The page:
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06/22/13 8:00am
GOOGLE MAPS | The land Suffolk County is looking to preserve is on the west side of Park Road and fronts Sound Avenue.

GOOGLE MAPS | The land Suffolk County is looking to preserve is on the west side of Park Road and fronts Sound Avenue.

We would like to clear up some misconceptions about the potential preservation of 15 acres of land on the northwest corner of Sound Avenue and Park Road, near Reeves Park.

We are writing to show our support for Suffolk County’s acquisition of the entire parcel, owned by Ed Broidy, as farmland preservation instead of parkland preservation. We feel this would ensure the property will continue to be farmed forever for future generations as a real working farm.

In a current lawsuit settlement between Mr. Broidy and the Town of Riverhead, the landowner would preserve seven acres along Sound Avenue as farmland and be able to build 15 homes to the north, on the remaining eight acres.

[Related: Don’t undermine preservation efforts]

Suffolk County is looking to purchase this property to create a park, which would include recreation trails and parking for the facility. This land has been farmed for 200 years and it is almost unthinkable to take a prime-soil farm out of production and replace it with a Suffolk County park. You only have to wonder what county officials were thinking about to put hiking trails in the middle of an open potato field. We have trails at our 2,000-acre Enterprise Park at Calverton property, 300 acres at the newly purchased North Fork Preserve and many other trails throughout Riverhead Town.

The land proposed to be preserved as park would require taking the entire property out of farming permanently and would require not only use of town Community Preservation Fund monies, which have been depleted in recent years, but also ongoing maintenance of the park with town resources — on behalf of all Suffolk County residents.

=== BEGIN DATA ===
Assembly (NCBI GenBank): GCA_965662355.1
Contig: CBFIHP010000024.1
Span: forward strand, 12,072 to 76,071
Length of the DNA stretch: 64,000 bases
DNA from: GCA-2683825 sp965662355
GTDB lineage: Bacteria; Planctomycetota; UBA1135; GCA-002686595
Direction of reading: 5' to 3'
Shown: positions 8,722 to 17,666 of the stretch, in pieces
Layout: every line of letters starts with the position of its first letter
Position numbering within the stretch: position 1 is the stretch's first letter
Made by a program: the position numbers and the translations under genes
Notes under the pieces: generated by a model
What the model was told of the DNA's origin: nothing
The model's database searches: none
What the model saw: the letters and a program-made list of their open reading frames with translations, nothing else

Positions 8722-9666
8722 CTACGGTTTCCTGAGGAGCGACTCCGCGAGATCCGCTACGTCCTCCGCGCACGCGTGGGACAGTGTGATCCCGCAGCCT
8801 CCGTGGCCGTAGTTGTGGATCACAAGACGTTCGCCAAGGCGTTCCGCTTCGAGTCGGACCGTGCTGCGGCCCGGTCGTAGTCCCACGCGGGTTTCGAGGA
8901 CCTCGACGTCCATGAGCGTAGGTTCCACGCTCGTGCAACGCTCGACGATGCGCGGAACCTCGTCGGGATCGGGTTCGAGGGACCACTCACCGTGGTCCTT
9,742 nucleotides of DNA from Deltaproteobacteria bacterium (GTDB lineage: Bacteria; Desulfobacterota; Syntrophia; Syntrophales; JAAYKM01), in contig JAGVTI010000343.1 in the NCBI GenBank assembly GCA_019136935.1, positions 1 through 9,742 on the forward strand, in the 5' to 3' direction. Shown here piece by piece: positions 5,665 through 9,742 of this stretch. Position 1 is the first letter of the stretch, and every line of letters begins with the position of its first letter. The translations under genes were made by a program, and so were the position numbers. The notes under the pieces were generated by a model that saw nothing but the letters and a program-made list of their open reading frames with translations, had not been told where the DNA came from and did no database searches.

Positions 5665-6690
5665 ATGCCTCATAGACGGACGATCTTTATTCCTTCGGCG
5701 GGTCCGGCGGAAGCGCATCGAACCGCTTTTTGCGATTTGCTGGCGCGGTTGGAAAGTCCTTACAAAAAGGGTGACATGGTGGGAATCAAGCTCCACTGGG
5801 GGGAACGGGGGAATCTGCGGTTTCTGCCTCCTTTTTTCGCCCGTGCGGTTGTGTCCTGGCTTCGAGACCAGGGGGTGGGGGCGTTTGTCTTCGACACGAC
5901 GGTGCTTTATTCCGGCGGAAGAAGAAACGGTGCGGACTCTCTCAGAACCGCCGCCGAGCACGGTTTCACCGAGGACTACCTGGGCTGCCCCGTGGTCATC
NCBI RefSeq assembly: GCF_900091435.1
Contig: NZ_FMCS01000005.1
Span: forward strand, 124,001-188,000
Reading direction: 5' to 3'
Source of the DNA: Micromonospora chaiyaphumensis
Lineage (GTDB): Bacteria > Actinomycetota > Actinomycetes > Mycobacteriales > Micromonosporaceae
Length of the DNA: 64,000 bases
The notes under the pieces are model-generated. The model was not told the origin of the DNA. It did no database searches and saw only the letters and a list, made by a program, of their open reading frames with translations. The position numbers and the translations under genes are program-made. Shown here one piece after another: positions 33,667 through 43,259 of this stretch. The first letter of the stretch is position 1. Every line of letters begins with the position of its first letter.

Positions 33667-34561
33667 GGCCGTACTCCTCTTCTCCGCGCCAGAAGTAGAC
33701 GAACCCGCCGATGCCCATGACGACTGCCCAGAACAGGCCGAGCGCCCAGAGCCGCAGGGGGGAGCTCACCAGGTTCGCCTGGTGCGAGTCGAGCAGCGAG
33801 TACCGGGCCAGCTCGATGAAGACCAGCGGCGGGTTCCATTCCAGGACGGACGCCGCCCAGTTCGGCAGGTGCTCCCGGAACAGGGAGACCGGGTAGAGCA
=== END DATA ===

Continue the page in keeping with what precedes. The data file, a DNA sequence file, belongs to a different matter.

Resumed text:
The Town currently owes over $76 million in debt in open space purchases and incoming CPF funds can no longer keep up with the annual debt service. CPF proceeds come from a tax on property sales. Unless the economy makes a big recovery, our reserves will be depleted in five years. At that time, our taxpayers will be facing a big increase in their taxes, as we would then have to dip into the general fund to make up for the debt payment shortfalls.

This potential debt would rival our suffocating landfill debt. It would be irresponsible to continue to spend money we don’t have. On the other hand, a farmland purchase of development rights by the county would add nothing to this debt, and is by far the better option to see the entire 15 acres preserved.

We would like to see this farm continue for another 200 years. The overwhelming majority of Reeves Park residents we have spoken to support a farmland purchase over the proposed park. On another note, to the Reeves Park residents, if this county park is built, the once-quiet Reeves Beach will be gone forever.

Step up, Suffolk County officials, and listen to our residents.

We had a conversation with the farmer who has been farming there and he indicated he would like to continue to farm the parcel. In speaking with Suffolk County Legislator Al Krupski, we are all in agreement that this would be the best benefit to the community.

It seems reasonable that an agreement can be reached among Suffolk County, Riverhead Town, the landowner, and the farmer to make this a reality. A win-win for all. It is much more desirable to preserve this entire parcel as farmland in keeping with our rural character, farm heritage and agritourism focus.